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I'm new to Mac programming and I'm working on a document-based application.

My NSDocument subclass creates a NSWindowController subclass. This window controller creates two NSViewController subclasses as well.

Sometimes, a change in one of the views of a NSViewController needs to notify the NSDocument and/or the main model class. Also, a change in the model needs to be notified to every/some view(s).

My question is: what is the best approach so that there is no (or minimum) coupling? I know there are several choices, but I'm not sure which one suits best for my application as I'm newbie not to programming but to Cocoa and specially NSDocument:

  • KVO. Looks nice and easy to implement, but I don't like the idea of not explicitly notifying the observer(s) about a change (AFAIK, self.someProperty = newValue does automagically notify observers), and don't like the fact that you have to register to property names which could change in time.

  • Notifications. I know what they are and I've used them for iOS. But I've read somewhere that they are not guaranteed to be sent immediately to observers. Is it true? If not, do you see them as a good approach for a document-based app?

  • Delegates. Yes, under normal conditions (or what I've usually seen), a class has one delegate. But creating an array of delegates works as well (just tested it). The problem I see here is that every time I need to notify the delegates I have to loop through them, make sure they respond to a method, and call that method.

Are there any other alternatives I'm missing?

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Notifications are immediately sent to observers. –  Rob Keniger Jan 18 '12 at 21:43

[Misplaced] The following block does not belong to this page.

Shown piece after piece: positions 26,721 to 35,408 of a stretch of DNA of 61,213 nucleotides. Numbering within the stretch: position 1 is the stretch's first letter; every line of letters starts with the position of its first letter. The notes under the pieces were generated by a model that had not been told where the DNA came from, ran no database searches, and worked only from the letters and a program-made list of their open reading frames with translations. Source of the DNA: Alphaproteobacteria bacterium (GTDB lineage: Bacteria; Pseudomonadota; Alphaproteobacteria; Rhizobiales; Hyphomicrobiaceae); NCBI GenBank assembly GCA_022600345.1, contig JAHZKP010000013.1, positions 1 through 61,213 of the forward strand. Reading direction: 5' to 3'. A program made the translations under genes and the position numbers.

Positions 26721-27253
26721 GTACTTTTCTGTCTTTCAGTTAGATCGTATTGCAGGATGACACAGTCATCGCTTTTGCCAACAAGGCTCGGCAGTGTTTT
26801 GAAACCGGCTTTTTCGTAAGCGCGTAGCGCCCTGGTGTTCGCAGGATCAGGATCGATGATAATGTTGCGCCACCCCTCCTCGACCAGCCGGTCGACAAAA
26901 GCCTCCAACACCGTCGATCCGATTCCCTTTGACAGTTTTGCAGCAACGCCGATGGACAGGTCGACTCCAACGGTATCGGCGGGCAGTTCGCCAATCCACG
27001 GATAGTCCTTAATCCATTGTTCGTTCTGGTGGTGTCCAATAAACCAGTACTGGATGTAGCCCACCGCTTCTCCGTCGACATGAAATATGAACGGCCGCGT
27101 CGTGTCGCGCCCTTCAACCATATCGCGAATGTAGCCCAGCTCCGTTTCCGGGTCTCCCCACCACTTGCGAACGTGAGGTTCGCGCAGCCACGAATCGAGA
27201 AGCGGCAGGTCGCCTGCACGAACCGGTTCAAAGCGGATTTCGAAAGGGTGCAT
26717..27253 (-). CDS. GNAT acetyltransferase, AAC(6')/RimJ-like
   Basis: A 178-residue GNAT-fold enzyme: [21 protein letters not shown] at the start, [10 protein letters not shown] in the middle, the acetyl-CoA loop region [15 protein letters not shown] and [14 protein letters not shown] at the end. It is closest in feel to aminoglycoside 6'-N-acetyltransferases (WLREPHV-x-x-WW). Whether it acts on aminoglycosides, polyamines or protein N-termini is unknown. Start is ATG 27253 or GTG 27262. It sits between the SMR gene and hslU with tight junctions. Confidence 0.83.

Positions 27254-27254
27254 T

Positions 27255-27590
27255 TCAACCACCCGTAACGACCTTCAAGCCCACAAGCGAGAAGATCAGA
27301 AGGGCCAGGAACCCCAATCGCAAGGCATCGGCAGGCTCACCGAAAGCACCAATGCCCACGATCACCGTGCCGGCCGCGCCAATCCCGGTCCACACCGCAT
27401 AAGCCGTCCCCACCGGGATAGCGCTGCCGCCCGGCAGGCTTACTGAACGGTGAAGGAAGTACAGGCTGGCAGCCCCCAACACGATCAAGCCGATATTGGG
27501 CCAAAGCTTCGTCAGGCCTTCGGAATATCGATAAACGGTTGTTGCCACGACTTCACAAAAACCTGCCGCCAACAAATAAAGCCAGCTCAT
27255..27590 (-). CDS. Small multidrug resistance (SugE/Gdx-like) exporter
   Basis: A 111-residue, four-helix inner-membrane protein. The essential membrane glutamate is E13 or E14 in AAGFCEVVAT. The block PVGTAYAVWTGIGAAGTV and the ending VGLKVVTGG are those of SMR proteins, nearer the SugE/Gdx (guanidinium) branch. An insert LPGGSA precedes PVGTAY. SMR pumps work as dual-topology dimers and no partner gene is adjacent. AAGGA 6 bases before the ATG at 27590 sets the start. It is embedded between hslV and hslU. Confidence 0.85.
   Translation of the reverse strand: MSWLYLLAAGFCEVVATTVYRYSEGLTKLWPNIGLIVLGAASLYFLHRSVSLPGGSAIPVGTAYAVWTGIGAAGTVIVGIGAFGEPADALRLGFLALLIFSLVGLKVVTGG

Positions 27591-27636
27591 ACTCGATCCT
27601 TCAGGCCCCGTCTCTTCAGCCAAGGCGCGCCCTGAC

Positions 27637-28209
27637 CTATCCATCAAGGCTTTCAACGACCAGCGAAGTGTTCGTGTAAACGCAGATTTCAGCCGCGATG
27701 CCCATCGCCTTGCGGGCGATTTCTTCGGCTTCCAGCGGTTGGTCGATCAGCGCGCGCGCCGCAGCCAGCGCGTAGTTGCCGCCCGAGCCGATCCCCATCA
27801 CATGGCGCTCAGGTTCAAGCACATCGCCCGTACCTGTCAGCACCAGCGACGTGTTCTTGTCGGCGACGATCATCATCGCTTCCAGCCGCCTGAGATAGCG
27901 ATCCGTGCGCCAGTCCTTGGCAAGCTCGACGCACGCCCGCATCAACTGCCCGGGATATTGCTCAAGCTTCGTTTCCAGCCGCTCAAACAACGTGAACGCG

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2 Answers

up vote 1 down vote accepted

KVO by a controller class is the most common way to do coupling between a model and its view(s). In fact, Cocoa Bindings, which are intended to mostly eliminate code in the controller layer, are based on KVO. It is true that KVO/KVC relies on property names, and that if those change, you'll have to change the bindings or KVO setup connecting your view. However, it's not usually feasible to make your views completely unaware of the underlying model specifics, so I don't see this as a problem.

My recommendation would be to use Cocoa Binding where you can, as they eliminate a lot of glue code. In places where they can't be used, your controllers (the middle layer in MVC) should use KVO to observe model changes and update the appropriate views. Changes in the views can be passed back to the model via property accessors and/or KVC by the controllers.

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I disagree that you can't make a view completely unaware of the model. If that were true, NSTableView could not be working for virtually every Cocoa developer. Use the patterns available (bindings, delegates, datasources) and you can definitely make the view completely independent, and in fact this should be your goal. –  Rob Keniger Jan 18 '12 at 21:41